Parts of a Weva Description

Dam
Usually was built in stone, mud and brick, on natural hard rock (quartzite, granite). Therefore it had no specific shape and the needed mud was taken from the area of the future lake bed. The shape in the cross-section view is trapezoid and a vertical layer of mud was used inside the dam to prevent leakages. Inner wall was covered with stone to prevent the dam from erosion due to waves.

Biso Kotuwa (Valve-pit)
Though the actual function is quite unclear, it is evident that this served the purpose of modern-day valve pit (A pressure control device). The technology is believed to be found 2100 years ago by the native Engineers. This was built in stone and a index (Kata Pahana) laid in it to show the water levels.

Sorowwa
This was used to take water into the lake, into the Biso-kotuwa and to issue water to the fields.

Pitawana
This was used to release the extra amount of water, when the lake is filled and is threatening the dam.

It should be noted that most of these lakes and their dams are still in function.


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 Post subject: hi
 Post Posted: Fri Jul 14, 2006 4:53 pm 
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Joined: Fri Jul 14, 2006 4:49 pm
Posts: 1
Halo,

I think this a very informative article. This should not be limited to lanka library. So please put this is wikipedia and let the world know how developed and self-depedent we were in one time.

Thanks,
Akila


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 Post subject: Socio-ecological Significance of the Village Tanks
 Post Posted: Tue Dec 26, 2006 11:52 pm 
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Joined: Tue Mar 15, 2005 2:21 pm
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Location: Amsterdam , New York , Tokyo, Colombo
Socio-ecological Significance of the Village Tanks (small reservoirs)Systems of Sri Lanka
A Study of Society Water and Environment

By G.M. Badaranayake, Sri Lanka
Abstract from 3rd IWHA conference, Egypt 2003


Sri Lanka is a tropical island located in the Indian Ocean. It’s climate is mainly determined by weather patterns of South-Asian region particularly by two monsoons called Northeastern and Southwestern.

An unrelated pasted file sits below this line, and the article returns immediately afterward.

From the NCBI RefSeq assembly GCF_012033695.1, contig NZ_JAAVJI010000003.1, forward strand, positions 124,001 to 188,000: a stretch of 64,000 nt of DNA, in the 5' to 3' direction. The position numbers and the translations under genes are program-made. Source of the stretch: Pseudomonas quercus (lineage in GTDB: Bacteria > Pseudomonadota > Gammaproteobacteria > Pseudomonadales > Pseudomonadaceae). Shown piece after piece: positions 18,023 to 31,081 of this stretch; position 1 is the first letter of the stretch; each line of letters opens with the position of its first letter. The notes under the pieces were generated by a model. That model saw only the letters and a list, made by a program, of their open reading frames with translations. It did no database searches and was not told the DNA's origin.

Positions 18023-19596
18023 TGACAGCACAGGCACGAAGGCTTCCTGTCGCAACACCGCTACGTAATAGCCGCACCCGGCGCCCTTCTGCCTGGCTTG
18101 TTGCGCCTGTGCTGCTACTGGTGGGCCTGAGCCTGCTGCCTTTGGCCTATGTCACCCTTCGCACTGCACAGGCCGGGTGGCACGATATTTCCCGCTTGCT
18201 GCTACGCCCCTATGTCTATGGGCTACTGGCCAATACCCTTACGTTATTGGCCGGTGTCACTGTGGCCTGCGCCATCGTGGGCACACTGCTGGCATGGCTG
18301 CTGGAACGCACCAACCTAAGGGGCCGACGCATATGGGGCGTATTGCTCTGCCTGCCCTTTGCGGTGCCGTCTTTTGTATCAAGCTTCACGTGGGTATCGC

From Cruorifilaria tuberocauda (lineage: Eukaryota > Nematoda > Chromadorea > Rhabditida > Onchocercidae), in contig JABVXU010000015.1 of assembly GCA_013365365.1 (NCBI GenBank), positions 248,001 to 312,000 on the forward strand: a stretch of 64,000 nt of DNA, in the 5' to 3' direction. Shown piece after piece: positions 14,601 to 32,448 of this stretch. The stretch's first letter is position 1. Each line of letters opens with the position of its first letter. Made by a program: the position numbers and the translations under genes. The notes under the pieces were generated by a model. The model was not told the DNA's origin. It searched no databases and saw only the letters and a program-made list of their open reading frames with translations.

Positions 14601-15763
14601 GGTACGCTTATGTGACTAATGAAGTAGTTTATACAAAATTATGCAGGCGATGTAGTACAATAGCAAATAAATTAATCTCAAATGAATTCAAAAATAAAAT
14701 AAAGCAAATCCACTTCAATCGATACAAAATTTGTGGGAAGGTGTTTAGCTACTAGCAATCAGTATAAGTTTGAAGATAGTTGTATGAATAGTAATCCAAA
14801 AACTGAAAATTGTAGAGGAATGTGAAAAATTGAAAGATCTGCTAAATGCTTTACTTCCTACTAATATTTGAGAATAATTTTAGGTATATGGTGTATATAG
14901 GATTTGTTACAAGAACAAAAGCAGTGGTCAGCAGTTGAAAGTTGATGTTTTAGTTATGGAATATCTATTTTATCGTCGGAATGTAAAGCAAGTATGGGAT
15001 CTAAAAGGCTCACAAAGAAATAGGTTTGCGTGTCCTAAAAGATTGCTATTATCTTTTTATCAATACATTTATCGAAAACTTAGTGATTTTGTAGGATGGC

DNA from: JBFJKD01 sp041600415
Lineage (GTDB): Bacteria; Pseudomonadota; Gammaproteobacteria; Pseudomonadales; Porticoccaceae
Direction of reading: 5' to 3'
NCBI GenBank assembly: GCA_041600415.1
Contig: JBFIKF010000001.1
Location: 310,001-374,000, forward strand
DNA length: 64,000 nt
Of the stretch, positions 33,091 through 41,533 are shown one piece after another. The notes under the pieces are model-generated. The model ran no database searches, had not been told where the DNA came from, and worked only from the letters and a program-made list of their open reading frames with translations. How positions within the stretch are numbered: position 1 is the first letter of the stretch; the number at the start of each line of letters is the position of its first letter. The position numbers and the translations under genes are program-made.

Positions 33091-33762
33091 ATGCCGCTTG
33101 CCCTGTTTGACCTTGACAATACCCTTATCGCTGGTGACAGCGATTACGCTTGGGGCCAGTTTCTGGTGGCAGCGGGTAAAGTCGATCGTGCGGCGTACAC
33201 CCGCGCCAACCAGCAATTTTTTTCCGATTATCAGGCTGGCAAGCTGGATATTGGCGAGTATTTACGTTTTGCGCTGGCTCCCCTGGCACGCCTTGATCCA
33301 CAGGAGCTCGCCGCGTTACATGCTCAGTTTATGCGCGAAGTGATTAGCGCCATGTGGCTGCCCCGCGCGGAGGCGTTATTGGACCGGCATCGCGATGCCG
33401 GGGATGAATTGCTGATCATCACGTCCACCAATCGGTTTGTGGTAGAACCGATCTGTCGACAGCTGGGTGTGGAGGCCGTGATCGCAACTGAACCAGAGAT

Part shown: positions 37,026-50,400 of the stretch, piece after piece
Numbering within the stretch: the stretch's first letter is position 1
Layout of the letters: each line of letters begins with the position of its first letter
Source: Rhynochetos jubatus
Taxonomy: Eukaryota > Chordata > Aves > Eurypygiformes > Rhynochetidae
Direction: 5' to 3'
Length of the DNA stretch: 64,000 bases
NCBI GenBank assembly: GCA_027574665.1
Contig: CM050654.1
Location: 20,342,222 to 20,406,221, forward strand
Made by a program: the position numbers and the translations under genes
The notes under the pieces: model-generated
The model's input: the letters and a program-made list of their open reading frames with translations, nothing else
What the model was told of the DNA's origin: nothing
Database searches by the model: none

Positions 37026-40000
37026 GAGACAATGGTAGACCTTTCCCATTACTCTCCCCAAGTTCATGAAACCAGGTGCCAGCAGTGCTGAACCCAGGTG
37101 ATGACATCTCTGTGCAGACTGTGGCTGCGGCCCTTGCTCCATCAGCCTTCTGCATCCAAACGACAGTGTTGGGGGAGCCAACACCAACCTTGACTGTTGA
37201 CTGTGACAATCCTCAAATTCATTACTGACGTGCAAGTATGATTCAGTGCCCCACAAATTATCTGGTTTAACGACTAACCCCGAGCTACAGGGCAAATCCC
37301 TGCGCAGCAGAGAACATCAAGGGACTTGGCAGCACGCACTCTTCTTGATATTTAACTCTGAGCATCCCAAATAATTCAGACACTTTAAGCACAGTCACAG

The South-west monsoon rainfall brings a higher amount of water for the western part of the island but less rainfall to the northern part called Dry Zone. North-east monsoon brings a little or no rainfall frequently.

As these monsoons confine to a very limited seasons( two or three months) the most part of the year experiences lack of water. Limited water, available on the surface is mostly subjected to evaporate due to high temperature throughout the year. When either one or both monsoons are failed, there would certainly be dry spells or droughts those seriously effect the environment as well as the societies whose socio-economic activities are entirely based on water.

Thus water is a limited, valuable and scarce resource in the Northern Dry Zone of Sri Lanka where a large number of rural communities live depending on irrigated agriculture. In the early times of the inhabitation the country, there was a hydraulic civilization based on a very sophisticated irrigation and water management systems called Village Tank (small reservoirs) System. Since very beginning of the civilization, people have built and improved this water utilization system to overcome the problems of water scarcity.

Tanks were built by damming the rivers and streams across at many places in order to collect, reserve, regulate and to use water in a sustainable manner. Village tank system, in it’s technical and hydro-meteorological aspect has a unique significance.

A tank is not a single component but a component of a well planned integrated water draining system made by the man called the cascade. Cascade is a chain of reservoirs located along the streams or tributaries of a river within a macro catchment or a watershed. Every tank connects to another by the same stream. Surplus water from one tank located in the upper part of the stream, flows to the other that is located in the lower part of the stream through the irrigation channel network on the paddy field. Ultimately water collected into a larger reservoir located in the lowermost the valley (fig 1).